The quantity thing could be philosophical as well. There were times when the hunt for the best and the most, in a food related context, took on a refreshingly non-politically correct air. On one personally historic trip as a teen to Cape Cod my Dad was excited about treating me to my first real fried clams. These are not the clam strips you might find at an orange roofed Howard Johnson's back in the day. These were absolutely the real thing. These were freshly caught in the Atlantic Ocean, shucked, floured, seasoned & deep fried with the bizarre yet wonderful soft bellies. Dad had been talking about this tasty regional fast food for days leading up to it. As we wandered around Provincetown there was, believe me, a lot to take in yet we made a beeline for the docks where there were a variety of clam shacks. I thought he'd jump at the first one and we'd get going on this long anticipated meal. However, he seemed to take his time studying each stand carefully. I couldn't figure out what the difference was from one vendor to another as the clams all looked the same but he seemed to be analyzing each set-up carefully. When he finally decided upon our shack a decidedly heavy-set young woman served us a mammoth portion and the meal completely lived up to the hype. Later I realized that he had carefully selected the server on purpose theorizing that a person of a particular girth would most likely provide the most generous portion. I know that sounds kind of awful but there was a logic to it especially from someone who knew what it was like to go to sleep hungry at night as a child.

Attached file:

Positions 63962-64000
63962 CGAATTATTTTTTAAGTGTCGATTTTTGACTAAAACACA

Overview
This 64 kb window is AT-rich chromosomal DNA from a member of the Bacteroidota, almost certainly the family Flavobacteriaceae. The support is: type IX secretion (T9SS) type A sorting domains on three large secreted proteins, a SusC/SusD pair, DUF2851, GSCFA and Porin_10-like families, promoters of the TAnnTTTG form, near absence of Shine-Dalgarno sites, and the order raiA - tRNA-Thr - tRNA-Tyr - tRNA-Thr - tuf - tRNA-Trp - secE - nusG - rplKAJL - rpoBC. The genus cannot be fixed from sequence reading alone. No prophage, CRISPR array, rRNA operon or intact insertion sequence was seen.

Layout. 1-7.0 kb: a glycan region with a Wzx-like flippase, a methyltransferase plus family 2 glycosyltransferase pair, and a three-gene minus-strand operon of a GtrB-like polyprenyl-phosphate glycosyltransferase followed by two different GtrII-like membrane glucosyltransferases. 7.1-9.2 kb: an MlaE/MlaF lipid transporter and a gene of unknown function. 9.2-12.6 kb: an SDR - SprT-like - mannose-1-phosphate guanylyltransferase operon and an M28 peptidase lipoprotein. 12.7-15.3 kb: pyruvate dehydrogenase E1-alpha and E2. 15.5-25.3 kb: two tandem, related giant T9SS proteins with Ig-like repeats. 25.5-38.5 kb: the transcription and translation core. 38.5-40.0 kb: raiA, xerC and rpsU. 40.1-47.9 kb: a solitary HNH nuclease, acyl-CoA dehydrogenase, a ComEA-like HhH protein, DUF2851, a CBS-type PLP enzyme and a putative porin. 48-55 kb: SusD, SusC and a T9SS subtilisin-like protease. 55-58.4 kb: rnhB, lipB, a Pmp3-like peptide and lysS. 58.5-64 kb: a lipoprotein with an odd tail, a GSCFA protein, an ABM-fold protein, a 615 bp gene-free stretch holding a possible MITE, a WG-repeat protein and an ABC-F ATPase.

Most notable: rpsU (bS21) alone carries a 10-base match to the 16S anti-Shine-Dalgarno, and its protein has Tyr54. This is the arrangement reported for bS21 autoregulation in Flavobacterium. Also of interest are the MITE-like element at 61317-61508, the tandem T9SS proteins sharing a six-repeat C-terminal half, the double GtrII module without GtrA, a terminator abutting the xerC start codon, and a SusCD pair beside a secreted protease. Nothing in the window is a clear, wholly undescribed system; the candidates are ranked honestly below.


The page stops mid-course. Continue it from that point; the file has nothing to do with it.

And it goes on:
My parents have lived in Lower Manhattan since 1988. When they moved there nobody had heard of Tribeca and now it's just ubiquitous in so many ways including, appropriately, all the great restaurants. On September 11, 2001 my folks were at home when the planes hit the World Trade Center. They could see it from their building just a few blocks away. My Mom had a first time appointment at a hairdresser down the street. With all the commotion she decided that it wasn't the best day to get her hair colored and walked over to tell the hairdresser that it would have to be another time. Everyone was shaken up at that point watching the poor souls leaping from the towers and the exodus uptown of ash-covered New Yorkers. Mom introduced herself to the hairdresser and said she thought she'd have to postpone and that, frankly, she felt like she needed a drink with all the madness surrounding them. No liquor in the salon, she sat down, started chatting and ended up getting her hair done anyway. That was the day's last moment that even approached normalcy as life downtown was changed for a years to come. She's been using this kind hairdresser ever since and they've become friendly. They've talked about each other's lives and hung in there as the neighborhood recovered from that tragic day.